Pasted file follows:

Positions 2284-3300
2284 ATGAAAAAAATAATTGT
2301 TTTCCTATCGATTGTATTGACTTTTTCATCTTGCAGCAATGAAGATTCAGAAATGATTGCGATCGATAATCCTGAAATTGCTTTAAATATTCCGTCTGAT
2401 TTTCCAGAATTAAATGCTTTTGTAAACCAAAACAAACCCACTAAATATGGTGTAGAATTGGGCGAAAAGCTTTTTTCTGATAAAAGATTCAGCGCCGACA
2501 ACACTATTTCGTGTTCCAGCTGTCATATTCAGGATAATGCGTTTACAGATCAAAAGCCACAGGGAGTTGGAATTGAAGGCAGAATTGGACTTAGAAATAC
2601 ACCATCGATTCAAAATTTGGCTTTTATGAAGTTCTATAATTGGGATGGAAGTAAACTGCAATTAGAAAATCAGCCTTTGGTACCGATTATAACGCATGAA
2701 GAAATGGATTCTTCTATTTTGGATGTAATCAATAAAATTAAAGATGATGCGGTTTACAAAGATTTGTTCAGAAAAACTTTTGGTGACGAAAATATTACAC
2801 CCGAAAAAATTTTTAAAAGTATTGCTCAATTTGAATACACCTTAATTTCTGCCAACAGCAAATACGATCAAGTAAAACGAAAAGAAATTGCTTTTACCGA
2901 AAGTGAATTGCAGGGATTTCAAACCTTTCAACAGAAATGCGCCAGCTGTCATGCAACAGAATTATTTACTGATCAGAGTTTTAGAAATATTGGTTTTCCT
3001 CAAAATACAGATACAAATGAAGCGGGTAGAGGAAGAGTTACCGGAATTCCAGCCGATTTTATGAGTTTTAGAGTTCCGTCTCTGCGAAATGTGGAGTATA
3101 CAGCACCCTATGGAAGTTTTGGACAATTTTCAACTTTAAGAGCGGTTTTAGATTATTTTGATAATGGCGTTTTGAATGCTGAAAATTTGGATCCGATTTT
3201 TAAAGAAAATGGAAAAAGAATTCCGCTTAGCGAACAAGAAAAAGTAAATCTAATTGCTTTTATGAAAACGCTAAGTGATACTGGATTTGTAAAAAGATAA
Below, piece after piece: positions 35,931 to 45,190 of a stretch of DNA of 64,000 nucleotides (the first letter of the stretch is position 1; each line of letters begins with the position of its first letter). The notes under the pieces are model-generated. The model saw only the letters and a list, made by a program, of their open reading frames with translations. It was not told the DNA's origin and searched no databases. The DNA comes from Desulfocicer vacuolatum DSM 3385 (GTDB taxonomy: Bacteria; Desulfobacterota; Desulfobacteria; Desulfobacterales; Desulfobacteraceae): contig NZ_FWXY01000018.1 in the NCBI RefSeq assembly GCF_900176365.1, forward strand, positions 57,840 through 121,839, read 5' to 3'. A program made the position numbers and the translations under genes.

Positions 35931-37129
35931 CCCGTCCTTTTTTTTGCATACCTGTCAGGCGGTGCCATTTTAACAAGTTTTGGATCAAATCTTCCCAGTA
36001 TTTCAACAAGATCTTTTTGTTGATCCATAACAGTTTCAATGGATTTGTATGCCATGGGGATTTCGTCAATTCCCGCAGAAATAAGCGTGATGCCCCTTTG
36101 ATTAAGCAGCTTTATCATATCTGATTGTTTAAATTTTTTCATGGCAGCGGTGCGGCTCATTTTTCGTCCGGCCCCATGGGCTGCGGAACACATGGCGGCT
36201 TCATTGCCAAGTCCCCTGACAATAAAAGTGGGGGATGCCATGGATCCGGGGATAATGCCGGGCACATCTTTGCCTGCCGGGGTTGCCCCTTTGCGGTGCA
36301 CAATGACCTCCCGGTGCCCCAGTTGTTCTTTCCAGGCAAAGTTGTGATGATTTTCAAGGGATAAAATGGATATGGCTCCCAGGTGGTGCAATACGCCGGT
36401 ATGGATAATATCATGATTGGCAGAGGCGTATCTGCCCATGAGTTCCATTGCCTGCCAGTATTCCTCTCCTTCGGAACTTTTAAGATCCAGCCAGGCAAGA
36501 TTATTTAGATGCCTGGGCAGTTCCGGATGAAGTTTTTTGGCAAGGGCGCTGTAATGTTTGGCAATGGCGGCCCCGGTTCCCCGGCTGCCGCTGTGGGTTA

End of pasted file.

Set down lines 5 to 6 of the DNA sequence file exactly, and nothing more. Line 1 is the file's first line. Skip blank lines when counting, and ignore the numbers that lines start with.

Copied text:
2501 ACACTATTTCGTGTTCCAGCTGTCATATTCAGGATAATGCGTTTACAGATCAAAAGCCACAGGGAGTTGGAATTGAAGGCAGAATTGGACTTAGAAATAC
2601 ACCATCGATTCAAAATTTGGCTTTTATGAAGTTCTATAATTGGGATGGAAGTAAACTGCAATTAGAAAATCAGCCTTTGGTACCGATTATAACGCATGAA